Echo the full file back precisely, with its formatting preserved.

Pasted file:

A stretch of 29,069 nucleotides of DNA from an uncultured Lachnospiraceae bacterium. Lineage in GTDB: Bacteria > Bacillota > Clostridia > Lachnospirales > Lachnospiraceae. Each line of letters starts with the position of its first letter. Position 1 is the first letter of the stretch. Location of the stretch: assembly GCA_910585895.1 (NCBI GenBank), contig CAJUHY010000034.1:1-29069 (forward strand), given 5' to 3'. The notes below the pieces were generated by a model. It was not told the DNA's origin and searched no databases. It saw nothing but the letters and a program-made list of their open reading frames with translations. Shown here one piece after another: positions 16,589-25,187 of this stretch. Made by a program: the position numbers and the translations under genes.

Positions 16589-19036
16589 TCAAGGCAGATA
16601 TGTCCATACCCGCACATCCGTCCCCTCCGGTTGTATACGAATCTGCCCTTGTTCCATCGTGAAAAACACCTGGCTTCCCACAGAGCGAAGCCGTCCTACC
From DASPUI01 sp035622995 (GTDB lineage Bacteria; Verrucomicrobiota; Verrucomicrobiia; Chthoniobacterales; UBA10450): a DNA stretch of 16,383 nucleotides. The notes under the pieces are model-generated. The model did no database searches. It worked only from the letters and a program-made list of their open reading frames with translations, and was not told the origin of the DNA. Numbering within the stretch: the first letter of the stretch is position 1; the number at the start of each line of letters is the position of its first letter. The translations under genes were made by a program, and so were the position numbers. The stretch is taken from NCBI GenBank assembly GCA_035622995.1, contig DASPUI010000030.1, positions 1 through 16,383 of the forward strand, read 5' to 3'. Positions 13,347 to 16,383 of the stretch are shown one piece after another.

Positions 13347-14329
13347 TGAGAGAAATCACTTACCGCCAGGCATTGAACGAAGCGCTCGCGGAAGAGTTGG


A stretch of 29,069 nucleotides of DNA from an uncultured Lachnospiraceae bacterium. Lineage in GTDB: Bacteria > Bacillota > Clostridia > Lachnospirales > Lachnospiraceae. Each line of letters starts with the position of its first letter. Position 1 is the first letter of the stretch. Location of the stretch: assembly GCA_910585895.1 (NCBI GenBank), contig CAJUHY010000034.1:1-29069 (forward strand), given 5' to 3'. The notes below the pieces were generated by a model. It was not told the DNA's origin and searched no databases. It saw nothing but the letters and a program-made list of their open reading frames with translations. Shown here one piece after another: positions 16,589-25,187 of this stretch. Made by a program: the position numbers and the translations under genes.

Positions 16589-19036
16589 TCAAGGCAGATA
16601 TGTCCATACCCGCACATCCGTCCCCTCCGGTTGTATACGAATCTGCCCTTGTTCCATCGTGAAAAACACCTGGCTTCCCACAGAGCGAAGCCGTCCTACC
From DASPUI01 sp035622995 (GTDB lineage Bacteria; Verrucomicrobiota; Verrucomicrobiia; Chthoniobacterales; UBA10450): a DNA stretch of 16,383 nucleotides. The notes under the pieces are model-generated. The model did no database searches. It worked only from the letters and a program-made list of their open reading frames with translations, and was not told the origin of the DNA. Numbering within the stretch: the first letter of the stretch is position 1; the number at the start of each line of letters is the position of its first letter. The translations under genes were made by a program, and so were the position numbers. The stretch is taken from NCBI GenBank assembly GCA_035622995.1, contig DASPUI010000030.1, positions 1 through 16,383 of the forward strand, read 5' to 3'. Positions 13,347 to 16,383 of the stretch are shown one piece after another.

Positions 13347-14329
13347 TGAGAGAAATCACTTACCGCCAGGCATTGAACGAAGCGCTCGCGGAAGAGTTGG